This tutorial uses FLStudio (FruityLoops) as the base software, however, the concepts can be applied similarly to any sequencer or studio equipment. Many of the problems encountered when producing tracks lie in the clarity of the beats and the basslines. An important question to keep in mind: how do I seperate my kick and bass when they are both on the low-end? Seperating these sounds allows for greater clarity and a more professional sounding track.
For DnB, the bassline is much more on the low-end than the kick, Therefore, we have to set this in our mixer. First, punch the kick to one channel in the mixer (please be sure to mark that channel "kick" to avoid confusion). Then, apply a "BassBoost" to the kick channel and set the frequency to be in between 60Hz and 80Hz.
Next, set the parametric eq on the kick channel as follows:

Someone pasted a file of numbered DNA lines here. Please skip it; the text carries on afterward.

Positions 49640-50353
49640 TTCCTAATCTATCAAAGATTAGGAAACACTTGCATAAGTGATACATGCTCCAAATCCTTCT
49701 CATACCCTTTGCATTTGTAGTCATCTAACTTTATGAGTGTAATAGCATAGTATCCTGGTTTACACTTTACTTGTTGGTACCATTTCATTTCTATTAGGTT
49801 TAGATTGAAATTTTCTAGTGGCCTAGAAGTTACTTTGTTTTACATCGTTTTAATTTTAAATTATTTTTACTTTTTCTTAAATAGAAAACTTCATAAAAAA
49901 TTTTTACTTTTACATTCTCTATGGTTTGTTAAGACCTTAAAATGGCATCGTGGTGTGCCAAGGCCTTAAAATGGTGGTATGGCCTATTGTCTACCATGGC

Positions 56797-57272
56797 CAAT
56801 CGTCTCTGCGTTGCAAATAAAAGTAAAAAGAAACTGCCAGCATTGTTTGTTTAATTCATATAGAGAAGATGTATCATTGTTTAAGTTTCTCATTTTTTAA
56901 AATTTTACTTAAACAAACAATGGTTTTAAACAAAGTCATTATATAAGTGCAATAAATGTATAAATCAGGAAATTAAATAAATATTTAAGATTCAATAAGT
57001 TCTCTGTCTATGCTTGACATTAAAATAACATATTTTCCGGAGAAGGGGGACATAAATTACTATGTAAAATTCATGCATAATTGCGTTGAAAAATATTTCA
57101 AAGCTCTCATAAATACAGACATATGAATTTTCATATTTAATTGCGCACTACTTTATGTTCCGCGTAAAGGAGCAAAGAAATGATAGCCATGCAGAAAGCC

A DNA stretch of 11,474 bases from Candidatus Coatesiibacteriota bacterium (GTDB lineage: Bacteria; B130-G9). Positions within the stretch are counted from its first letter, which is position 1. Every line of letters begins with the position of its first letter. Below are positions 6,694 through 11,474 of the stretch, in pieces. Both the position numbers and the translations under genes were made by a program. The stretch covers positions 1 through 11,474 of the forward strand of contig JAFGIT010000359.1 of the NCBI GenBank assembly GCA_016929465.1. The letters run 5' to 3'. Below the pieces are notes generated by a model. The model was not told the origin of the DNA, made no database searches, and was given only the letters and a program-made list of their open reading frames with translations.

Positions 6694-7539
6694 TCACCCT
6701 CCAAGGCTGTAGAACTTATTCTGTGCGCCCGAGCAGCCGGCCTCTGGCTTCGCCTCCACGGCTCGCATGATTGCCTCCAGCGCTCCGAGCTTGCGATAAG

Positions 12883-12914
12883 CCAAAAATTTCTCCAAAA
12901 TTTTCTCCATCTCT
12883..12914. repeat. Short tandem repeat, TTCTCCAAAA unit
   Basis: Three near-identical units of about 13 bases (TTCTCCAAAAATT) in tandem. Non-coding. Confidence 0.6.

1) Set EQ Band 1 Level to -18db
2) Set EQ Band 1 Freq to 10 Hz
Our kick channel eq should then have a very slight dip in the 'left' hand side of the eq. This allows for our bassline to 'cover' that portion while still 'kicking' it out in the other frequency. Next, punch the bassline to a different channel (be sure to mark channel this as bass). The, apply a "BassBoost" to that channel and set the frequency to be in between 75 and 95 Hz.
For the parametric eq, it is advised that the response be 'flat', but we are allowed to tweak it in accordance to our sound (which is very important). Now this should seperate your bass and kick, however, nothing beats good ol' fashioned monitoring (again and again), and the tweaking of our freq and eq accordingly to taste.
For Dance music, it is almost the exact opposite because we want the kick to be more on the low-end than the bass. As such, the attributes applied to the kick in the above example should be applied to the bassline and vice versa.
I hope this is useful! Keep making quality choonz idj's!! - DJ cLArt